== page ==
Saint-Gobain Flight Structures (Ravenna, Ohio), a business unit of Saint-Gobain Performance Plastics, announced on Nov. 28, 2007, that it has signed a long-term contract with Spirit AeroSystems (Wichita, Kan.) to supply Norton high-performance radomes for the The Boeing Co.’s 787 Dreamliner. Saint-Gobain will deliver the nose radomes to Spirit AeroSystems for installation on the forward section of the 787 before the assembly is transported to Boeing’s 787 assembly plant in Seattle.
Patrice Lallement, sales and marketing manager for Saint-Gobain Flight Structures, comments, “The Norton design provides … the 787 operator with the best weather radar performance and excellent service life.”
The 787’s nose radome is 7 ft/2.2m in diameter and provides a protective, electromagnetically transparent cover for the weather radar and antennas located on the nose of the aircraft.
“This is the largest quartz radome structure that Saint-Gobain has ever designed and manufactured for commercial aviation,” according to Dan Orwig, district sales manager for Saint-Gobain Flight Structures. Saint-Gobain introduced quartz/epoxy radomes to commercial aviation more than 15 years ago, he adds. The radome incorporates Saint-Gobain’s trademarked Quartzel quartz fibers. The added structural strength, good thermal performance and high radar transparency of quartz, according to Orwig, provide significant advantages over other materials.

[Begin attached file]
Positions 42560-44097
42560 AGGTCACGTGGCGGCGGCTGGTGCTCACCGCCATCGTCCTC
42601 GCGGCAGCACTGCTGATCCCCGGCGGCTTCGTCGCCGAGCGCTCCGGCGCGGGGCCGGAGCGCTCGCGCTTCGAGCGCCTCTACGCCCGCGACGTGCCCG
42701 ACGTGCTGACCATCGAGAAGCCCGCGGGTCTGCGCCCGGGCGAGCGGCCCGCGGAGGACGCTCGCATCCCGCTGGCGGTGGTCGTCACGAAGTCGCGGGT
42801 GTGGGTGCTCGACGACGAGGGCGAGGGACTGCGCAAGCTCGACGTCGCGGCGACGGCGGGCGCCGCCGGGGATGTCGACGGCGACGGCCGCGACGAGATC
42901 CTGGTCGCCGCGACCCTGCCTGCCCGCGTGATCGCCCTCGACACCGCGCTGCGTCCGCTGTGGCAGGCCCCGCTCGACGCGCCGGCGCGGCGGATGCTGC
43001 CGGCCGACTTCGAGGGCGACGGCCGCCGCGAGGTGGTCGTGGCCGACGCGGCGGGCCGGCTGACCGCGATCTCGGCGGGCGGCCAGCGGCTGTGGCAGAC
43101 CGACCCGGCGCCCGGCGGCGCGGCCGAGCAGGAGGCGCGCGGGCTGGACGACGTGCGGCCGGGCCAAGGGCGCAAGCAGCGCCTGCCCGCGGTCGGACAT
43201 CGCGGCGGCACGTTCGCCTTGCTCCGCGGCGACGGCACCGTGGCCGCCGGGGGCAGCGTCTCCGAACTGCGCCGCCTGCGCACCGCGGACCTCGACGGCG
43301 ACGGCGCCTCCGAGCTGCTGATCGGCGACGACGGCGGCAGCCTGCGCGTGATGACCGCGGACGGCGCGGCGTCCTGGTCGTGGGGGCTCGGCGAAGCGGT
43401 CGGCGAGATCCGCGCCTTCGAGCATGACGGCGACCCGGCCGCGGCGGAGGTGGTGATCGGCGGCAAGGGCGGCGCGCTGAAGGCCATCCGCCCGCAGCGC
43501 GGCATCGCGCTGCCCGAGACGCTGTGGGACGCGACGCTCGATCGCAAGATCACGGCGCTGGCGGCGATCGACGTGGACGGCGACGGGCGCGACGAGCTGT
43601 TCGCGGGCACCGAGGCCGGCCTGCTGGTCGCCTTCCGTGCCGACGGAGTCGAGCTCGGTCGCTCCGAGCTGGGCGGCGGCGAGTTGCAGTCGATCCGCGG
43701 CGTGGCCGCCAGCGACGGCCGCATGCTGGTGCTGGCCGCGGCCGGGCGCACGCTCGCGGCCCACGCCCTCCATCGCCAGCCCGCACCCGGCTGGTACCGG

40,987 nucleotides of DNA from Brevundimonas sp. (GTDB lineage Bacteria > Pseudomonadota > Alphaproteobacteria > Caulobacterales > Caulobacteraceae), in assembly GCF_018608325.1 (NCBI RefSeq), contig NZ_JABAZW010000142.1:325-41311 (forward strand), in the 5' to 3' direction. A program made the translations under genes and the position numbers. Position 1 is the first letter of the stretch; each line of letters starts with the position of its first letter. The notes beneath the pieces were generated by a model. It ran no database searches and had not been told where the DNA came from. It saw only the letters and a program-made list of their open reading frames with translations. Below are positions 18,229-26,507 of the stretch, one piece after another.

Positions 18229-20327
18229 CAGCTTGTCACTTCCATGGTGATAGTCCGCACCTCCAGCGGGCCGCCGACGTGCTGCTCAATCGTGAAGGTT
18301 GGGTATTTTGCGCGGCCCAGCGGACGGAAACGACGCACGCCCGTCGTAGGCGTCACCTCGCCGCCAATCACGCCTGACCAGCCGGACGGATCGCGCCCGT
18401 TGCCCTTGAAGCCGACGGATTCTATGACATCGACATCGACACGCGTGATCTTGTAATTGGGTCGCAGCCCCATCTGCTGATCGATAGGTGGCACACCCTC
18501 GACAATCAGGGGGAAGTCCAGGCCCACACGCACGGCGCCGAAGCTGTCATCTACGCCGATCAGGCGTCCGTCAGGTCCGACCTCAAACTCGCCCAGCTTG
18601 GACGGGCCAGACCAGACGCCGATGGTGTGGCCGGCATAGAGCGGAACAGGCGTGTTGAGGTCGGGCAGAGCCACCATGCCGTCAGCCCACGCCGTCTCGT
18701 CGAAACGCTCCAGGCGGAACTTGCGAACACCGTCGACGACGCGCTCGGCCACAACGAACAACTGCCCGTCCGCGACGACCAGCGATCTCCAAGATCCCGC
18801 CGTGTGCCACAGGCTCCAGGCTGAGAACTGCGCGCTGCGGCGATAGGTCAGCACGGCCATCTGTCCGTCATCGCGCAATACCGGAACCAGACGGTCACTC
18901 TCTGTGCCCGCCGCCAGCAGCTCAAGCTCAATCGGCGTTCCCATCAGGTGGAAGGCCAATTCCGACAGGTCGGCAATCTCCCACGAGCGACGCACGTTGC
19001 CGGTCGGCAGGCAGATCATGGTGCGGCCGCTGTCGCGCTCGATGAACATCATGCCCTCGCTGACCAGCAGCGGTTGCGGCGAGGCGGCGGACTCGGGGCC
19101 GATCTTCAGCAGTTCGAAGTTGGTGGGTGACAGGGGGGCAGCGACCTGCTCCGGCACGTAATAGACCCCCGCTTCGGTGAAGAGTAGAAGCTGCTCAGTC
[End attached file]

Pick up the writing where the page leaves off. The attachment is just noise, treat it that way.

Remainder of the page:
The company recently expanded its Ravenna facility to make room for manufacture of aerospace composite parts in addition to radomes, including cargo doors, wing tips, access panels, fairings and other components for commercial and general aviation aircraft. Eric Hilliard, the company’s business manager for flight structures, says that with the expansion, “we have the ability to rapidly design, build and FAA-certify composite components for both OEM production and the aftermarket.”
Saint-Gobain Flight Structures is a wholly owned subsidiary of Saint-Gobain Performance Plastics Corp., which, in turn, is wholly owned by Companie de Saint-Gobain of Paris, France.